Why You Should Be Monitoring Your Employees


In the US, citizens have fabulous protection from the government. The authorities cannot monitor people from afar without the consent of a judge, something difficult to get, and impossible without a warrant indicating clear criminal intent.

But private companies don’t have to jump through the same legal hoops. In fact, private companies are viewed in much the same ways as private citizens, and there are few if any legal impediments preventing them from monitoring each other.

Companies need to monitor their employees for all kinds of reasons which we’ll discuss below. But suffice to say that monitoring has become big business and an essential part of how firms operate. We’re not just talking monitoring of emails or voice conversations either, but also GPS monitoring of company fleets and purchase tracking using fleet gas cards.

What Are The Pros Of Employee Monitoring?

When it comes to monitoring, many companies do it. But why? What are the advantages?

Lower Administrative Overheads

Administration is something of the bane of most companies, eating up large amounts of time and providing little value in return. But the burden of admin could be about to decrease substantially with the widespread adoption of employee monitoring.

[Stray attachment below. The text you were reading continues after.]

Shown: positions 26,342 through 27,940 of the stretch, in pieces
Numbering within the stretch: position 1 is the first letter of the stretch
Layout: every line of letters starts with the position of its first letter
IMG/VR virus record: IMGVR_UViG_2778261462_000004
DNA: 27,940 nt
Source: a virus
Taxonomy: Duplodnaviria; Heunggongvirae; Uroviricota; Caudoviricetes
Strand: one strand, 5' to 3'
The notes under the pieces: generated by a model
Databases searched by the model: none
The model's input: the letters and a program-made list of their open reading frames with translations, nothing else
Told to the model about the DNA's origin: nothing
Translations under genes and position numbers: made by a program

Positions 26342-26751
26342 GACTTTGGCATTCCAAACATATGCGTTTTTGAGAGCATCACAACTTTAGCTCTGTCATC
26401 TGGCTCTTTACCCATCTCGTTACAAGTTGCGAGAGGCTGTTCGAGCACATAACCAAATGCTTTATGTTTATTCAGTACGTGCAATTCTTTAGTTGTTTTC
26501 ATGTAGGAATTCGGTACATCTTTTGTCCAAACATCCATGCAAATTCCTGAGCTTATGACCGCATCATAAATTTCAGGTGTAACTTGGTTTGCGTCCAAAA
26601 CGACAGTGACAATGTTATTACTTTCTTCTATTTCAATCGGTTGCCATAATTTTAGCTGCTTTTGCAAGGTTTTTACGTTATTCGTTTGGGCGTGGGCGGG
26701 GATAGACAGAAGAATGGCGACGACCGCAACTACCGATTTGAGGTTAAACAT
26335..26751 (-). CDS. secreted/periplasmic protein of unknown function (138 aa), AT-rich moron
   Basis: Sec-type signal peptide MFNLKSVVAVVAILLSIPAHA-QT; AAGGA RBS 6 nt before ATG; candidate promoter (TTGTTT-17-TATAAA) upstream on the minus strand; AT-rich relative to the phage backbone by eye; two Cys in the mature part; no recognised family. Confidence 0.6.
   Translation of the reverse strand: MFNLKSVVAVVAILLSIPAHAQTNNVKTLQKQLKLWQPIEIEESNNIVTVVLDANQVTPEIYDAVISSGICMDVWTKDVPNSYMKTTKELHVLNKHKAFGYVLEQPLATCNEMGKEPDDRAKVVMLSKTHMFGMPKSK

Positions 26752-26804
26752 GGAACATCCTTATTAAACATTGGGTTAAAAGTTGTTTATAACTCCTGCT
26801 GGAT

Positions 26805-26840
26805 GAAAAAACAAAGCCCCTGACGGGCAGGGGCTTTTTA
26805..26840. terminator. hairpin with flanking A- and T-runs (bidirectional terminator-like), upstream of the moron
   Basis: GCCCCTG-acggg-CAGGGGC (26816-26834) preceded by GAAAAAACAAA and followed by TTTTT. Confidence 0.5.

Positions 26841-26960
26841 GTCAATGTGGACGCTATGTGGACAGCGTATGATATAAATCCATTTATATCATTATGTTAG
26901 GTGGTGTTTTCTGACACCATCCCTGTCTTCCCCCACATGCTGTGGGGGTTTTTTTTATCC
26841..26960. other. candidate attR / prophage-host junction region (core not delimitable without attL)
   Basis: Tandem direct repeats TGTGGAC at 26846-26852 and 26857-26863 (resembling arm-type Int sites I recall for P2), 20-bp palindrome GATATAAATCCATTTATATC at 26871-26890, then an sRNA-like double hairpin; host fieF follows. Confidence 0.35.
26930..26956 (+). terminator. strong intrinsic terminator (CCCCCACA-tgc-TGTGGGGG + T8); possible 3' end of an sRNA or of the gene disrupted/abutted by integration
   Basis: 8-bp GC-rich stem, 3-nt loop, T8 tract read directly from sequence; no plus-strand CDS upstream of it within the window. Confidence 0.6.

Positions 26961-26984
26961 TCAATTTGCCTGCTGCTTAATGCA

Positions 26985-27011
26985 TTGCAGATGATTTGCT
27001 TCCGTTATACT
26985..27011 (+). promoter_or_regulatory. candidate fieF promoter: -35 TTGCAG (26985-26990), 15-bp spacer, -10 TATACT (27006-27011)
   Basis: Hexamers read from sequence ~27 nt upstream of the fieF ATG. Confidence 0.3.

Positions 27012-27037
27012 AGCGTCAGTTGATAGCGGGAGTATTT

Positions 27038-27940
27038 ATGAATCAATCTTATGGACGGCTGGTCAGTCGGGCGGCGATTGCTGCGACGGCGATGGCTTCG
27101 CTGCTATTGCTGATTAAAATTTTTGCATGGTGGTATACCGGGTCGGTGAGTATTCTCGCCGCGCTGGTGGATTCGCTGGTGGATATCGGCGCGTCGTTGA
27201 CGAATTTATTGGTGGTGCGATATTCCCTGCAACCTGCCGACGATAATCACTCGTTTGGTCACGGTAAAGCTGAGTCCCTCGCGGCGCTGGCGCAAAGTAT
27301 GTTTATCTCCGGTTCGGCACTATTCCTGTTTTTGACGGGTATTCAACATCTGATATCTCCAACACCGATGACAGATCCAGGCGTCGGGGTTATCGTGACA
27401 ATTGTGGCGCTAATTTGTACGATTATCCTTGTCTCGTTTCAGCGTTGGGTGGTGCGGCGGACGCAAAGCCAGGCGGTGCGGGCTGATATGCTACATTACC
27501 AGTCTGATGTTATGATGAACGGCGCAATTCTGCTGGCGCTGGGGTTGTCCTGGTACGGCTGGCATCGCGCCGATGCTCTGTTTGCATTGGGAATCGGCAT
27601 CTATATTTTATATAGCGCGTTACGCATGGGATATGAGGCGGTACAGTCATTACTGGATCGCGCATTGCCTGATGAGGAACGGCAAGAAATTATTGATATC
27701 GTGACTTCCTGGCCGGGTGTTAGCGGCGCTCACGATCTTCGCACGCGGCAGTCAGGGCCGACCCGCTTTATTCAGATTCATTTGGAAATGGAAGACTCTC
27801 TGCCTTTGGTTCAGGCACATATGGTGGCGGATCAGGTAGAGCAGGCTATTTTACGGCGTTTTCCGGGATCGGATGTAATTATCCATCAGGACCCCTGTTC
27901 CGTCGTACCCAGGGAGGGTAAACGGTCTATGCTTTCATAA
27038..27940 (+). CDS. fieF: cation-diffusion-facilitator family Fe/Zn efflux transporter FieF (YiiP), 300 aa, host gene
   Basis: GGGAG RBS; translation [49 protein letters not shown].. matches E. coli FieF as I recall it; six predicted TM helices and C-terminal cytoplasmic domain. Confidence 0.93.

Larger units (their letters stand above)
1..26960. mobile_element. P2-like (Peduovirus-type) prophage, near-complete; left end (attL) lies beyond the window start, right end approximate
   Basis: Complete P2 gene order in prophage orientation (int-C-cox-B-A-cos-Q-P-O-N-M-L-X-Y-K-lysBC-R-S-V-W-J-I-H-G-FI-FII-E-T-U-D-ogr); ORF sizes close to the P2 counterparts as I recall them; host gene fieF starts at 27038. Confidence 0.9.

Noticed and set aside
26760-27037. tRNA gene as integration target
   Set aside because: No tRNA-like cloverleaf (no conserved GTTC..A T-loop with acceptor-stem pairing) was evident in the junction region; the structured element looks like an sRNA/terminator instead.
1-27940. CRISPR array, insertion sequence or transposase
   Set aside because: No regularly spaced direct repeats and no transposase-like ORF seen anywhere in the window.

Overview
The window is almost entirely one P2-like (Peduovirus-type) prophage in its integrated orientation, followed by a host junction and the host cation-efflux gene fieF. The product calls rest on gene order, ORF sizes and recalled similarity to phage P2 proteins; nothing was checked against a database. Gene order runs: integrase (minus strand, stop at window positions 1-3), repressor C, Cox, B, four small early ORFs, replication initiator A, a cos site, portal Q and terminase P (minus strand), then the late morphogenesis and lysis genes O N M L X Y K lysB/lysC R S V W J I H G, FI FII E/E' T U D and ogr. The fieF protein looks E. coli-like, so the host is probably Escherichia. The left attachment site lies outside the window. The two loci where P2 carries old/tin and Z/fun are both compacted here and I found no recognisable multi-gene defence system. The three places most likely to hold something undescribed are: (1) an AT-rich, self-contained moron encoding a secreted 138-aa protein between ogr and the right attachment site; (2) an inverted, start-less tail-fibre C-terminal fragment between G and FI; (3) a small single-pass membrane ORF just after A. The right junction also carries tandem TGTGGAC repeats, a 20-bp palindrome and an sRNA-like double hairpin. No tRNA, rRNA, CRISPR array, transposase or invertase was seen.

One of the byproducts of employee monitoring is that you can easily see when they’re productive and when they’re not. You can also see things like where they’re working and which currencies they use.

Why is this important? It’s important because you can use that information and feed it into software which then calculates how much someone should be paid automatically, without having to do it all by hand. You can use software to determine how much a person should get paid and in what currency, cutting down dramatically on the amount of background admin work and payroll.

Improved Delegation

Without constant feedback, it can be difficult to tell to whom you should delegate. But with monitoring, you can gather all the information you need to make the best decisions. When you delegate to the right person, you improve team morale and boost the productivity of your team, enabling you to focus on the bigger picture.

Monitoring is a great way to build up a profile of each team member. Once you have data on their performance, you can use this to pick employees with the right strengths to perform the task that you want doing. You can also avoid employees with weaknesses that you don’t want.

Better Transparency